Journal of Hydrometeorology
(ISSN 1525-755X), Vol. 15, 2014
Journal of Hydrometeorology (JHM) publishes research related to the modeling, observing, and forecasting of processes related to water and energy fluxes and storage terms, including interactions with the boundary layer and lower atmosphere, and including processes related to precipitation, radiation, and other meteorological inputs.
- Articles - Full-length, up to 7500 words or 26 double-spaced pages of text (not including abstract, references, figure and table lists, and figures).
- Expedited Contributions - Shorter articles with an expedited peer-review and publication cycle, limited to 2,500 words (approximately 9 double-spaced text pages), not including abstract, references, figure and table lists, and figures, and no more than a combined total of 6 figures and tables. Multi part papers are not allowed. For Expedited Contributions the Editor will expedite the review process and the AMS publication department will accelerate manuscript preparation for publication in final form. Authors will have a deadline of 4 weeks to complete revisions. Expedited Contributions should be published 10 to 12 weeks after final acceptance. If the manuscript grows beyond the maximum length or figure criteria specified above during the review and revision, the Editor will decide if the paper remains an Expedited Contribution or becomes a regular article. If, however, the paper requires a second round of reviews the contribution must move out of the expedited contributions category and will be considered as a regular article.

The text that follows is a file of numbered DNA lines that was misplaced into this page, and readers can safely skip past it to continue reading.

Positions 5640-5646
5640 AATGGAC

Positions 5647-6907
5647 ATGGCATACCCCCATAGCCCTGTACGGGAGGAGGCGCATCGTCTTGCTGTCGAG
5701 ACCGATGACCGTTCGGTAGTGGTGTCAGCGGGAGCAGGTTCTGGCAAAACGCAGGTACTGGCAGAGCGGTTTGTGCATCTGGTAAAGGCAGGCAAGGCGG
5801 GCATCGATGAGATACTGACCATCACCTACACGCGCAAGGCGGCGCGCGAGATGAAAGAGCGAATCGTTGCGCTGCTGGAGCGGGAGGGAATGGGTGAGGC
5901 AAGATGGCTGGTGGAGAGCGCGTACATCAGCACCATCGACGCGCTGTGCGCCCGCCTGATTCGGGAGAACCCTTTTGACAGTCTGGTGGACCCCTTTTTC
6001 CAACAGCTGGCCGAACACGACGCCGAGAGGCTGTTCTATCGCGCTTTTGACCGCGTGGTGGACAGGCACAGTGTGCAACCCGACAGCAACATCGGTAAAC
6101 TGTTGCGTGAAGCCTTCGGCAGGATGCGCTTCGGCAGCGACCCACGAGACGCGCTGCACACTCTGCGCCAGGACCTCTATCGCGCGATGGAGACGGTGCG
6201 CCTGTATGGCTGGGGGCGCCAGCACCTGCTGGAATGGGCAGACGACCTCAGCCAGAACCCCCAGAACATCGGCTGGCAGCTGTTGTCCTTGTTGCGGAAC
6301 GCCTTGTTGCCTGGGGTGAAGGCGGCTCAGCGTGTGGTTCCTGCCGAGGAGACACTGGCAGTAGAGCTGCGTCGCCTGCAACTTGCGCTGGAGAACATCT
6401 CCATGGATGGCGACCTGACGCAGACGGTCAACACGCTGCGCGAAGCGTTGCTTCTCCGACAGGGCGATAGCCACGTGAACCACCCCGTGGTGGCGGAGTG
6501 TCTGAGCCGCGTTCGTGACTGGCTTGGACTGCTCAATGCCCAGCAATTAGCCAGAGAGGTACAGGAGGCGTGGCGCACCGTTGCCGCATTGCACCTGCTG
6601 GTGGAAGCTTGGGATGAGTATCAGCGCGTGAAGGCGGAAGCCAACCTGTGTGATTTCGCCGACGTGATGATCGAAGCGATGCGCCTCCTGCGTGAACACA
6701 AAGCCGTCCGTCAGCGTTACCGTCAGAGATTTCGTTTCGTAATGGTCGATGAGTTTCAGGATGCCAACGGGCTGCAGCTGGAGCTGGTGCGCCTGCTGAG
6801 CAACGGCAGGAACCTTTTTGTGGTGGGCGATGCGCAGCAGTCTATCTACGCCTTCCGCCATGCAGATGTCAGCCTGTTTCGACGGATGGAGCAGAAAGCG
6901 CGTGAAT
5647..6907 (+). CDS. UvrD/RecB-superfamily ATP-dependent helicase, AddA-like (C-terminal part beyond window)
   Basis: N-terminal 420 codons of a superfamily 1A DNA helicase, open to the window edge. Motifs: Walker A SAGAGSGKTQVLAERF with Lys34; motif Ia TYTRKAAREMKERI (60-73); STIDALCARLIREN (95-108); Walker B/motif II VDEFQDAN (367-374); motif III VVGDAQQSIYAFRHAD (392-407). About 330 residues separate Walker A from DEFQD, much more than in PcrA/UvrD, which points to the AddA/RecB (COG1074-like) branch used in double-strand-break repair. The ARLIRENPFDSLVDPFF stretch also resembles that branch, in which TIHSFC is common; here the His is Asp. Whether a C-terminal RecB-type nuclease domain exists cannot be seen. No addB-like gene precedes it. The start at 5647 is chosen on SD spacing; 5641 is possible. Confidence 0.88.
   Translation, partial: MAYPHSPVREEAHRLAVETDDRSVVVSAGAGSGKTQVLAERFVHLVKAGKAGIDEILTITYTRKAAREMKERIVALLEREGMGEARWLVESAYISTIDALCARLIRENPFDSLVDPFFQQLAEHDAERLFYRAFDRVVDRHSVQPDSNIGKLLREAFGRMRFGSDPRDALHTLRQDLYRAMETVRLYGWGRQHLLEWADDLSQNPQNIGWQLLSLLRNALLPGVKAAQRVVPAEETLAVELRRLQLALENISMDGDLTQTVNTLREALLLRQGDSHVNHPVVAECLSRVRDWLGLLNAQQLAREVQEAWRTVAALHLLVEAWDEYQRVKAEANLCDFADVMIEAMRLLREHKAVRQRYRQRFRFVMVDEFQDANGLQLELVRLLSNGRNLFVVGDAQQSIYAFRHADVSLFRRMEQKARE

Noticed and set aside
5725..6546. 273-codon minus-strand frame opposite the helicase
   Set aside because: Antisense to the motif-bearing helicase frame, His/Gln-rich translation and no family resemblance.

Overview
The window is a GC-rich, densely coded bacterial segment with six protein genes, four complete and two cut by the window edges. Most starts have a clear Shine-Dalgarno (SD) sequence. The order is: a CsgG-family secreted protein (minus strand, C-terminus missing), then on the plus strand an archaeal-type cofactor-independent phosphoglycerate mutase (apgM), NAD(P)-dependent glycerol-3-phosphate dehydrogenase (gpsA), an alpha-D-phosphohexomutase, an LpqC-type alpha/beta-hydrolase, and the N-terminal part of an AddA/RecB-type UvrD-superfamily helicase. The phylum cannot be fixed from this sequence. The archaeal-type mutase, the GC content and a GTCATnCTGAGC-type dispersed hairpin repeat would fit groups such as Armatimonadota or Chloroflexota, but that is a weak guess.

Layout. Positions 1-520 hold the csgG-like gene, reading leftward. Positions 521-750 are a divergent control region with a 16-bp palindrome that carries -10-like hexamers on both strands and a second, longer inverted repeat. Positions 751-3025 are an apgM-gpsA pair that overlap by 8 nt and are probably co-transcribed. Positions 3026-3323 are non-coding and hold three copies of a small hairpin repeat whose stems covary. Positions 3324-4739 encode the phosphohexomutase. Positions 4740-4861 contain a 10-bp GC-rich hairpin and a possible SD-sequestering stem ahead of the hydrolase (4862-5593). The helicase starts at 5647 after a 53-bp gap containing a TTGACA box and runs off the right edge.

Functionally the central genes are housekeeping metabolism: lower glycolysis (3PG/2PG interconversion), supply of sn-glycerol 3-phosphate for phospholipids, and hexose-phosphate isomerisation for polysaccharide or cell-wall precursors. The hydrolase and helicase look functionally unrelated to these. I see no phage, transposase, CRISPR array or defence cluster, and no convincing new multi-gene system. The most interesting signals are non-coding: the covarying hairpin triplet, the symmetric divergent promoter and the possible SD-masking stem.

- Comment and Reply Exchanges - Comments are written in response to a published article. The author of the article being commented upon always has the opportunity to write a reply. These exchanges are published together. Generally, comments should be submitted within two (2) years of the publication date of the original paper, although the Editor can waive this time limit based on extenuating circumstances.
Early Online Releases
- October 21, 2014
- Reconstruction of the spring 2011 Richelieu River flood by two regional climate models and a hydrological model
- October 20, 2014
- A comparison of GLDAS Soil Moisture anomalies against Standardized Precipitation Index and multi-satellite estimations over South America
- October 17, 2014
- Hydrometeorological Analysis and Remote Sensing of Extremes: Was the July 2012 Beijing Flood Event Detectable and Predictable by Global Satellite Observing and Global Weather Modeling Systems?